DOs and DONTs: Washington Nationals

Posted on 05 March 2012 by Aaron Somers

Washington finished the 2011 season just a game below .500 for the first time since the Nationals came into existence just before the 2005 season. While it was a big step in the right direction for the organization as a whole, outside of Michael Morse (31 HR, 95 RBI) and Danny Espinosa (21 HR, 66 RBI) there remained few legitimate fantasy options worth pursuing on the active roster.

The team underwent some major changes over the winter months, particularly in the starting rotation. With a promising young outfielder you may have heard of – Bryce Harper – slated to join the team in Washington sometime this season, the Nationals’ fantasy landscape may be vastly different from just one year ago.

  • DO consider strongly when to draft Harper, particularly in keeper leagues. It seems evident that the hyped prospect and “once in a generation” talent will be joining the Nationals in Washington at some point early on this season. Most expectations are that he’ll remain in the minor leagues at least for the season’s first month (to prevent free agency by a year) but there are no guarantees when he’ll make his MLB Debut. He’s going to have to hit while in the minors and continue the new-found maturity he’s exhibited thus far during Spring Training in order to force the organization to get him in the lineup. You don’t want to draft him too early but you don’t want to wait too long either.
  • If your league counts holds in addition to saves, DON’T forget to keep Tyler Clippard in mind. His 38 led the National League in 2011 and he’s in position to put up similar numbers in 2012. Plus, don’t forget he was good for 11 bullpen wins in 2010.
  • DO take a flyer on second baseman Danny Espinosa. Considering the lack of quality second baseman across the Major Leagues, Espinosa has the potential to jump into that next tier of quality options at the position. He showed glimpses of a strong power potential (21, 66 – as mentioned above) but otherwise struggled at the plate with a poor batting average (.236) and on base percentage (.323). He could be poised to breakout this season as he continues to improve with more experience.
  • Meanwhile, Espinosa’s double play partner Ian Desmond is someone you DON’T want to rely upon as your starting shortstop option. Beyond an ability to swipe 25-30 bases he doesn’t provide much offensive value, at least not consistently.
  • Veteran Mark DeRosa is a potential bench option that I think you DO keep an eye on. After missing most of the past two seasons he finally appears to be healthy and has been swinging the bat well so far this Spring. He seems likely to get a high number of at bats between first base and right field. The added positional versatility could also be a plus.
  • DON’T count on much from Chien-Ming Wang and Adam LaRoche until they can prove their health first. Wang has missed far too much time to expect big things from him out of the gate, but he still holds too much potential to simply ignore. Keep him in mind on a late April waiver claim if your roster isn’t deep enough to stash him on the bench somewhere.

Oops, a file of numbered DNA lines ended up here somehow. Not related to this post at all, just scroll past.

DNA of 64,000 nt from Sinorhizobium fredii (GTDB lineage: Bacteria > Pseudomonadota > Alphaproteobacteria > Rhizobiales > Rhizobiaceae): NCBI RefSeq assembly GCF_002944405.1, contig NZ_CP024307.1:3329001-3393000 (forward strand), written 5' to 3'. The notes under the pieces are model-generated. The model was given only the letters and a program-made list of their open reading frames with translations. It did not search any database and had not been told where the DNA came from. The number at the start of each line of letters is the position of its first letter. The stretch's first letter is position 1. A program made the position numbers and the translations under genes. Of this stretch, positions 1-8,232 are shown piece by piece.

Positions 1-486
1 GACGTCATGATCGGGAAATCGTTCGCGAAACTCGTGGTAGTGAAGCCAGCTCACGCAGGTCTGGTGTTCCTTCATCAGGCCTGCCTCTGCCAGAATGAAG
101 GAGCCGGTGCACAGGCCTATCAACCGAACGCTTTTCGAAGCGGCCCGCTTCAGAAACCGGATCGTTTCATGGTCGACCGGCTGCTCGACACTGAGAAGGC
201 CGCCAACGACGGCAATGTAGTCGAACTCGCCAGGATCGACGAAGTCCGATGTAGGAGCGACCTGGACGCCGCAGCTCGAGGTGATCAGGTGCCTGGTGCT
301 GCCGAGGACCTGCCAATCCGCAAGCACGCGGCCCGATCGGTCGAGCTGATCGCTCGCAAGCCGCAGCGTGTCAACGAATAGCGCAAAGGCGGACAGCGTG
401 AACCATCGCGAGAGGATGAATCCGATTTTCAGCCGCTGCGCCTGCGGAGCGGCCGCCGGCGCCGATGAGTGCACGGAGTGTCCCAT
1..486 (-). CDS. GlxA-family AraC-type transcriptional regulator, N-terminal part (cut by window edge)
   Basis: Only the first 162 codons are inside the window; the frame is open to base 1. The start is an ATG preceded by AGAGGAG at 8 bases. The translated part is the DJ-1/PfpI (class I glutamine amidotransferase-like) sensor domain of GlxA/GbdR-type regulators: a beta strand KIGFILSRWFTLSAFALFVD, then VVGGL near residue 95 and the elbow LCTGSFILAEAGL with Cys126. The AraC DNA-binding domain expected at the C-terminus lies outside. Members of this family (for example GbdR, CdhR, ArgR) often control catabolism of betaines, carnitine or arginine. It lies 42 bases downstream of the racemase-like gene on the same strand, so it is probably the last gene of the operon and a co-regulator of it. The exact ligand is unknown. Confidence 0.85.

• Both Jordan Zimmermann and Edwin Jackson are pitchers primed for big seasons, so DO consider them when drafting your pitching staff. Zimmermann is another year removed from Tommy John surgery and seems to be on the verge of a major breakout season which could place him among the NL’s best. Meanwhile, with Jackson joining his 9th organization in his 10th MLB season he’s likely to be extra motivated to prove to teams that he’s worth offering a multi-year contract to next winter.
  • If you’re hoping for strikeouts from your bullpen options, DON’T count on much from Brad Lidge. Sure, he holds a strong K/9 rate but his inability to pitch significant innings negates that value. He’ll likely find himself in middle relief situations with Washington, serving mainly as a veteran mentor in the bullpen rather than one of the team’s main options.
  • DO consider Jayson Werth as one of your outfielders. He can’t possibly hit any worse that he did last year, right?
  • DON’T forget that once he pitches 160-170 innings, Stephen Strasburg is going to be shut down for the season – regardless of where the Nationals are in the standings. The team is focused on Strasburg’s ability to help them win games long term and they aren’t going to risk anything by having him throw too much this season. Likely sometime in early to mid August Strasburg’s season will likely be done.

It’s certainly going to be an interesting season to watch in Washington as this team could surprise a lot of people after the strong offseason they just had. Which of these players will you be targeting in your upcoming fantasy baseball draft?

Be sure to check out the remainder of our series on DOs and DON’Ts to see how our staff evaluated your favorite team. Let us know whether you agree or disagree.

Feel free to follow me on Twitter (@BlogFTBleachers) for more of my thoughts on baseball. You can also follow my coverage of the Nationals at District on Deck.

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